Why Financial Literacy Is A Win-win For Australia

What do Australian 15-year olds share with their peers in New Zealand and Estonia?

Well, inning accordance with the Program for International Trainee Evaluation (PISA) report, Australian, Kiwi and Estonian teens rank third-equal worldwide for their financial literacy skills.

The PISA study, an initiative of the Organisation for Economic Co-operation and Development (OECD), discovered just 15-year olds from the Flemish-speaking regions of Belgium and their equivalents in Shanghai comprehended financing much better than Australian youngsters.

While this is a motivating outcome it is very important not to check out excessive into it. In the first place, PISA surveyed just 18 nations for monetary literacy.

And second of all we needed to share third-place honours with the Kiwis (Estonia we can live with), which shows that Australia has substantial space for improvement in monetary literacy.

This has been recognised by a broad variety of stakeholders, including the Australian Securities and Investments Commission (ASIC), which is collaborating an across the country push to improve financial literacy across the board.

In its just-published ‘National Financial Literacy Method’, ASIC sets out an in-depth plan of action encompassing school curriculum, totally free info services, assistance programs, industry partnerships and continuous research study.

ASIC specifies financial literacy as “a mix of monetary knowledge, abilities, mindsets and behaviours essential to make sound monetary decisions, based upon individual circumstances, to improve financial health and wellbeing”.

” In today’s fast-paced customer society, monetary literacy is a vital everyday life ability. It suggests having the ability to comprehend and negotiate the monetary landscape, handle cash and financial dangers effectively and prevent monetary risks,” ASIC states. “Improving monetary literacy can benefit anybody, no matter age, income or background.”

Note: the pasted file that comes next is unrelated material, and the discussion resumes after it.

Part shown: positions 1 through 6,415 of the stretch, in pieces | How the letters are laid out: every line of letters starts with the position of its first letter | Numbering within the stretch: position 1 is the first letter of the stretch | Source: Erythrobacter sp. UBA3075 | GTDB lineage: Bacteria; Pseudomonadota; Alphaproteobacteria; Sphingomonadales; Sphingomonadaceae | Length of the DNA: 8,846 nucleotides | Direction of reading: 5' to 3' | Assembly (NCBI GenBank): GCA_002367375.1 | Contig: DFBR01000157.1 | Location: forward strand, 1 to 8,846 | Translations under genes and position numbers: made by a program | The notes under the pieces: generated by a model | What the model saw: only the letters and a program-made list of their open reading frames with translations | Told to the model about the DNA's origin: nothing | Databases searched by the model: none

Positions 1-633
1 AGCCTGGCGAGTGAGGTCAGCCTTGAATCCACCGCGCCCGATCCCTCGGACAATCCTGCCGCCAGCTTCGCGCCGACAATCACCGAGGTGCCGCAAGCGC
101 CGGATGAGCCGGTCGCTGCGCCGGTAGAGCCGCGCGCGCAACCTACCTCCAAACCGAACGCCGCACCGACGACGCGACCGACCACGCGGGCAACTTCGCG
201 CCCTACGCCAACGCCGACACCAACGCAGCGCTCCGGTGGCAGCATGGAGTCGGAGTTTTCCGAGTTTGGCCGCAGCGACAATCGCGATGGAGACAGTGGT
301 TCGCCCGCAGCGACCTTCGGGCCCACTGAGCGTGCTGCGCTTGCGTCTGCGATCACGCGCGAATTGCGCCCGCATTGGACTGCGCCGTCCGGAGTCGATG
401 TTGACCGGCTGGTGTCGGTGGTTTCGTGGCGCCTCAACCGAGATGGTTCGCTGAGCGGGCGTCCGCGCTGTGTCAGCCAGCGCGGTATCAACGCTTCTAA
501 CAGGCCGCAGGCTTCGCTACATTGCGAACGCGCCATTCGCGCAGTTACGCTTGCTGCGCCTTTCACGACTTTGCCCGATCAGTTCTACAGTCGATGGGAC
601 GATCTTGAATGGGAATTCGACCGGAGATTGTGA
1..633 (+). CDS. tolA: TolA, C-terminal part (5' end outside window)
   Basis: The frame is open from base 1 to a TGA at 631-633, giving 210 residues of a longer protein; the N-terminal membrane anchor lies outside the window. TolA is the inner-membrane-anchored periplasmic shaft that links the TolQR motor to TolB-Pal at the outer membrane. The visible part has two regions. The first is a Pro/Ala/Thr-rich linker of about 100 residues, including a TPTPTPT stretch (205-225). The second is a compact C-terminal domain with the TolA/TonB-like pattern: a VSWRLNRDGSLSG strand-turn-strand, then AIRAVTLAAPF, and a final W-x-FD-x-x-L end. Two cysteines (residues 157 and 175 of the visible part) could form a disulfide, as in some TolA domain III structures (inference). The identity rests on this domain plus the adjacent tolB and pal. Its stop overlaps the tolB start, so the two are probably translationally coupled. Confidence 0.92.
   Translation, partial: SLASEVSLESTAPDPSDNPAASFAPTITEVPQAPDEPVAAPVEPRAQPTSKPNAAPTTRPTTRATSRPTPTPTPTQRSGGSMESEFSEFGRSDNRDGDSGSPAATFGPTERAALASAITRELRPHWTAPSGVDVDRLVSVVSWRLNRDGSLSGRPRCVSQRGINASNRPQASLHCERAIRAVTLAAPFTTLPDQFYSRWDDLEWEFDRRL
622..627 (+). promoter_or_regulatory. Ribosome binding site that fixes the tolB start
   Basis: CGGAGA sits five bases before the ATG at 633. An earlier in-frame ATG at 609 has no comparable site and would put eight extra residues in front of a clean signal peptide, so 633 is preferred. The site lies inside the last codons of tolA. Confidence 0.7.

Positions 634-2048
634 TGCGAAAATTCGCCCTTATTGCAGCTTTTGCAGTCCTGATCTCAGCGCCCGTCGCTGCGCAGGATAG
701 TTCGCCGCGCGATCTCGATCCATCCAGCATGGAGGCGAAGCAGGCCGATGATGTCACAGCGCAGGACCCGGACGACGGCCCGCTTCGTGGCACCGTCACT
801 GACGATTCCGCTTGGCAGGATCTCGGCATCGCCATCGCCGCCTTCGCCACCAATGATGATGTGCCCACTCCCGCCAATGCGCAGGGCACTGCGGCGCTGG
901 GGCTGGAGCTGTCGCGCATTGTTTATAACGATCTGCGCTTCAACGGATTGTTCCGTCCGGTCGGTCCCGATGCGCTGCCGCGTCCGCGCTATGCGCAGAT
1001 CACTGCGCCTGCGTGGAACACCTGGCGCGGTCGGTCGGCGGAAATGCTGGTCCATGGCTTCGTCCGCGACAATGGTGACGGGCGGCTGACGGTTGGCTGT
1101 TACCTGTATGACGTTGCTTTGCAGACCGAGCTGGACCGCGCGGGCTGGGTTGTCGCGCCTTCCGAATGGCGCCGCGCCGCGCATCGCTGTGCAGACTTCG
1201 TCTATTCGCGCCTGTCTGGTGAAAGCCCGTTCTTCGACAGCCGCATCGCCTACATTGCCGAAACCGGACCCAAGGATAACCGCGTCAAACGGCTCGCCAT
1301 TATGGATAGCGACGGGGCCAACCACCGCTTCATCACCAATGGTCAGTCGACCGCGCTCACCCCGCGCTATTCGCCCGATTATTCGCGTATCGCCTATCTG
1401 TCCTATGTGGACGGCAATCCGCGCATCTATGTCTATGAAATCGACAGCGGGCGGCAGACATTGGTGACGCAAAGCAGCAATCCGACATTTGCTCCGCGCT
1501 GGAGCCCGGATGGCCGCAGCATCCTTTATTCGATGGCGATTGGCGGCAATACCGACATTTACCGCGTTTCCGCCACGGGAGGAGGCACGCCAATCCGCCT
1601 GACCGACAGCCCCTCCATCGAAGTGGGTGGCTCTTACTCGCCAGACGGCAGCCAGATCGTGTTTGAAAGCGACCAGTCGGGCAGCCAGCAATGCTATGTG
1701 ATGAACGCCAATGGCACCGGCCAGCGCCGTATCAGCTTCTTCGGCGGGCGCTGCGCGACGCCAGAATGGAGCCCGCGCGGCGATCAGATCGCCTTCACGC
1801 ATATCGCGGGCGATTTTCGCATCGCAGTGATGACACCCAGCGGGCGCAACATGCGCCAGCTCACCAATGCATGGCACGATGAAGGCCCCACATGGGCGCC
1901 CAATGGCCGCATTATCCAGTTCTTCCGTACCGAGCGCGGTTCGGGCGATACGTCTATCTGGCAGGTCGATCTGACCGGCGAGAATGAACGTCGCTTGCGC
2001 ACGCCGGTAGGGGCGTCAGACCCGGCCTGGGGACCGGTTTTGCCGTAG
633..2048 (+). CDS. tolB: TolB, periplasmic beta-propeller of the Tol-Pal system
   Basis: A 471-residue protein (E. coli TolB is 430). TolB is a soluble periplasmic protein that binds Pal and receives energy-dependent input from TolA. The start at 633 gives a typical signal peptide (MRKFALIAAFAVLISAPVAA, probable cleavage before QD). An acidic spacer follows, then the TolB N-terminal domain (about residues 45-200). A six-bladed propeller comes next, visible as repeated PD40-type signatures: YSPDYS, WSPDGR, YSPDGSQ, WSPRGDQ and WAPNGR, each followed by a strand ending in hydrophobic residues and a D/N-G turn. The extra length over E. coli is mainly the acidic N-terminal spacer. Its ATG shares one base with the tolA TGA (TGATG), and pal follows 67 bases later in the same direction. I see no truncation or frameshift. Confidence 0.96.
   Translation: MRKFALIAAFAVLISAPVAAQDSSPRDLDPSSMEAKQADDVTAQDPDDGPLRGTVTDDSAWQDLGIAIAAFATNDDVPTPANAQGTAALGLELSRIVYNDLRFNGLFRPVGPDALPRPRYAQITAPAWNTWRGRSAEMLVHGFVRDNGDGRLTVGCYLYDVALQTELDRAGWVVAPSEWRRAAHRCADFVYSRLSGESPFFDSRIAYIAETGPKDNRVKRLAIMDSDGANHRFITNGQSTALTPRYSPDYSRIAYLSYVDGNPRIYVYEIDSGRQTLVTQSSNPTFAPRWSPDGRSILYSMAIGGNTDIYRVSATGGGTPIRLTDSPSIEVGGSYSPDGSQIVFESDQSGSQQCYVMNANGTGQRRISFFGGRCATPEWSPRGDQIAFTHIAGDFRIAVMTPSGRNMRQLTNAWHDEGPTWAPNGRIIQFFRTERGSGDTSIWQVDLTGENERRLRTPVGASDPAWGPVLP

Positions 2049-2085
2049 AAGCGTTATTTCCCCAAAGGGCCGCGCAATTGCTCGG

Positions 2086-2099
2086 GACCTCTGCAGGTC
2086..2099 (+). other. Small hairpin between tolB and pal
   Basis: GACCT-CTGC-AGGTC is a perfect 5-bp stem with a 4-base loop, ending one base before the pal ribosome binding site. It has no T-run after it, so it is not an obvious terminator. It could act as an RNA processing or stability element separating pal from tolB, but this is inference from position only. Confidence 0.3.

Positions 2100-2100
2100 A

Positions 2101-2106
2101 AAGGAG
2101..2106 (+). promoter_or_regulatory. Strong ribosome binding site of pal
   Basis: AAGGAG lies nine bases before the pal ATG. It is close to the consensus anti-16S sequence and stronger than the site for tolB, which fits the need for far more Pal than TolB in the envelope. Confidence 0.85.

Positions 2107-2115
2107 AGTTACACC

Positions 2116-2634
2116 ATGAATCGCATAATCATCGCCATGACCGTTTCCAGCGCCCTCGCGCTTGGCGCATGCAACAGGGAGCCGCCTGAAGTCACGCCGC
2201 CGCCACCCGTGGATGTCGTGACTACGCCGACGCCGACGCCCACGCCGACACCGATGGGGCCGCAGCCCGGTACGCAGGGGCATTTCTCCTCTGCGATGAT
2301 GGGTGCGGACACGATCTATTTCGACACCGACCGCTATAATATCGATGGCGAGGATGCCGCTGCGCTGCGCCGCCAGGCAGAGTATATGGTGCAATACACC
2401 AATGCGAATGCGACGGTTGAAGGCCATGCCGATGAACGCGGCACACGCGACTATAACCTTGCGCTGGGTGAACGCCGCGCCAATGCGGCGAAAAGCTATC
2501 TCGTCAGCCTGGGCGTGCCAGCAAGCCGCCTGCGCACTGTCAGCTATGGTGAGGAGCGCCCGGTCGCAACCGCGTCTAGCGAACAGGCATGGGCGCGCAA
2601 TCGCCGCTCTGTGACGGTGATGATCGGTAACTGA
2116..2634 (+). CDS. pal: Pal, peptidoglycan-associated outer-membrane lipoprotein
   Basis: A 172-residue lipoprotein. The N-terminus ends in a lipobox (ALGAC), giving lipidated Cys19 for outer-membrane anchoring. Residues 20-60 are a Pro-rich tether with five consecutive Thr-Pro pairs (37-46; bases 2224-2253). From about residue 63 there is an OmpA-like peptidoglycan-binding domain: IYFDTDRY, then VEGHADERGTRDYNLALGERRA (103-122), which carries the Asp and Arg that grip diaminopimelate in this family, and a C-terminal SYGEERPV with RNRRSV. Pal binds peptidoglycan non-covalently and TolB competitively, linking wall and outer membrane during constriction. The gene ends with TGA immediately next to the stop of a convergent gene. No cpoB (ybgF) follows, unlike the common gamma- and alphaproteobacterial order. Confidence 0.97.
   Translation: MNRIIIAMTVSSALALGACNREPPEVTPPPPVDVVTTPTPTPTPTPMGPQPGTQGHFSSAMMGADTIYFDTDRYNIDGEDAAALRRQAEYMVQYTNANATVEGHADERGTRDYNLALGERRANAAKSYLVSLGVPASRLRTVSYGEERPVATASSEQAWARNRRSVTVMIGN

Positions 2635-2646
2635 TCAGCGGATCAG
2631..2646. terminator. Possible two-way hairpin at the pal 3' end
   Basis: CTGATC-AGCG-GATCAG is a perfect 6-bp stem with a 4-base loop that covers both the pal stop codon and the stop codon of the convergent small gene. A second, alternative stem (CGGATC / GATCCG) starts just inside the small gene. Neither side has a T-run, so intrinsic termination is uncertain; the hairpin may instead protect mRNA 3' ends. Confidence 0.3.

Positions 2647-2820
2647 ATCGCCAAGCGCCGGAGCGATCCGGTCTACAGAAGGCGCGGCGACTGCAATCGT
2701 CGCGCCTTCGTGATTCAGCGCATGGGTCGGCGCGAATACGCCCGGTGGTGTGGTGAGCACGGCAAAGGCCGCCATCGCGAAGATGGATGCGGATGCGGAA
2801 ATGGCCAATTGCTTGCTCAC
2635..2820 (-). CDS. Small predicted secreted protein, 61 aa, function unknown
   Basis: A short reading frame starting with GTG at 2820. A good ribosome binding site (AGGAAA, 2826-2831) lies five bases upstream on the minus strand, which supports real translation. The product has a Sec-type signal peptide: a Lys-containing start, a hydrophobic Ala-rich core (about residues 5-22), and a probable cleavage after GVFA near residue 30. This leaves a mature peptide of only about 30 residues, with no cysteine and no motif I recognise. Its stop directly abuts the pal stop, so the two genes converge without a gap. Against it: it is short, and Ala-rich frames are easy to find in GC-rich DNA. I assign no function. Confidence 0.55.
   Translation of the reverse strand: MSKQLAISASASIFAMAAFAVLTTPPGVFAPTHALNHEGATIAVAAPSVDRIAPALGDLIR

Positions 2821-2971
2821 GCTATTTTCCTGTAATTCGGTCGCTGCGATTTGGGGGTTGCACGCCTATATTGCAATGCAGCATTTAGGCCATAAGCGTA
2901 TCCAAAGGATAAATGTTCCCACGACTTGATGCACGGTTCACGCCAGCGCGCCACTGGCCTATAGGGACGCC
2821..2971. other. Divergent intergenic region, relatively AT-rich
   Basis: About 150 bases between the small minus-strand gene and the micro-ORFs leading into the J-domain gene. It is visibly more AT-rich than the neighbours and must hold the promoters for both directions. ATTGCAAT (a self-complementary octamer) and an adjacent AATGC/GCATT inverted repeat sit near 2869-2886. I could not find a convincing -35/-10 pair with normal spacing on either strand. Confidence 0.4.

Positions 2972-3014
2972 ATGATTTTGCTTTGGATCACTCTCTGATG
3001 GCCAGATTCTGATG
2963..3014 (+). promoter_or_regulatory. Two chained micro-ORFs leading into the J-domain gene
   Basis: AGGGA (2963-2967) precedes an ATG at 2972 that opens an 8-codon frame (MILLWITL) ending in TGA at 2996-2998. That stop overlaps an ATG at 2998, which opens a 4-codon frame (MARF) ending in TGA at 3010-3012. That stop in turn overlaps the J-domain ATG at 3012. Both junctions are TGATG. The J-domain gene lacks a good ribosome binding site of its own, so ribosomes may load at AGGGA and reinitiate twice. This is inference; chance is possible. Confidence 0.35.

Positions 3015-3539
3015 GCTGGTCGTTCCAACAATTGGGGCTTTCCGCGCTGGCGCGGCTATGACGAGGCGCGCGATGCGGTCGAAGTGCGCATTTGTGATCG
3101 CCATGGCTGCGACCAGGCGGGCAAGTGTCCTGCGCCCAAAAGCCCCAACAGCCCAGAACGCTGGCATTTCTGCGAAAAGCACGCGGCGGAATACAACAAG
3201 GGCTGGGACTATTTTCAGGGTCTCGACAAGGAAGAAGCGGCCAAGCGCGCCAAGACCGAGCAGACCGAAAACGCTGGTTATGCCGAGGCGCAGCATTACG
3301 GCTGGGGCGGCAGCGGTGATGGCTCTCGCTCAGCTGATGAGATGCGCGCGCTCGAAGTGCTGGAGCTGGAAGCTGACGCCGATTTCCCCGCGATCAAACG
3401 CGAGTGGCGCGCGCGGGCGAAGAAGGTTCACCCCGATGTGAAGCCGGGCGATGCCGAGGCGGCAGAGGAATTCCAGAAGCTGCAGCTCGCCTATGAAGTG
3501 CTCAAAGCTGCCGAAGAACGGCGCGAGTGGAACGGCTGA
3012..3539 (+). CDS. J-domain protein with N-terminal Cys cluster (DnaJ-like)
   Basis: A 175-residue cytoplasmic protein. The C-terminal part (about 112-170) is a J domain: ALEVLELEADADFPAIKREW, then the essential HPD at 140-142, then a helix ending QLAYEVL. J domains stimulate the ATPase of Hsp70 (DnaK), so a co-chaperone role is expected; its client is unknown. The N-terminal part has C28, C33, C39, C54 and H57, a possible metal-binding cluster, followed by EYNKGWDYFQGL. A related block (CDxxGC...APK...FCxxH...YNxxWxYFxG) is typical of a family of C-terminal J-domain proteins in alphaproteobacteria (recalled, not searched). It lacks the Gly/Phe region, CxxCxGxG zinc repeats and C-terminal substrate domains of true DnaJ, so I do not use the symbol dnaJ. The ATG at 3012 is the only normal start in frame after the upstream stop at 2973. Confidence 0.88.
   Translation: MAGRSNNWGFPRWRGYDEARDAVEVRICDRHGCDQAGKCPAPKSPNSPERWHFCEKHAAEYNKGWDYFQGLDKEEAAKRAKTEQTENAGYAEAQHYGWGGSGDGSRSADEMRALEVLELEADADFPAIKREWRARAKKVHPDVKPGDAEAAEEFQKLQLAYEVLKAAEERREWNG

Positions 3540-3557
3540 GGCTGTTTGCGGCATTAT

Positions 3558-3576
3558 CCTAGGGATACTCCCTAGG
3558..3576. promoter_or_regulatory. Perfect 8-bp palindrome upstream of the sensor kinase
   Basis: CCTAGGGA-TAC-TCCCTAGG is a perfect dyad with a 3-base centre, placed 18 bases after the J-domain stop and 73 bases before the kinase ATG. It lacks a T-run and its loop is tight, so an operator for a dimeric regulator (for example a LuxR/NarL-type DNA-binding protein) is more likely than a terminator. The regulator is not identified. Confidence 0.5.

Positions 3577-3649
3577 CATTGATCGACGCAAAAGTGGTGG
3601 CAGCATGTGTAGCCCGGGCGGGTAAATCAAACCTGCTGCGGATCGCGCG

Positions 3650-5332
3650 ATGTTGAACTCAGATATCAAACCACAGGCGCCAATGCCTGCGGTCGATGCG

I totally support the effort to raise the level of Australians’ financial literacy. As a monetary adviser I get to see first-hand the, in some cases large, holes in monetary understanding in the Australian community.

Skeptics may argue that the financial literacy space actually suits the advisory industry. However from my viewpoint, the much better the grounding our clients have in financial concepts, the more effective and productive the advisory relationship.

With a financially-literate population, advisors can cut straight to the real issues instead of training finance 101.

Our money-smart>/A> 15-year olds augur well for the future. (By The Way, while PISA deemed it as “not substantially various”, Australia had a mean score of 526 in the financing test compared with 520 for NZ, which we can take as a win.).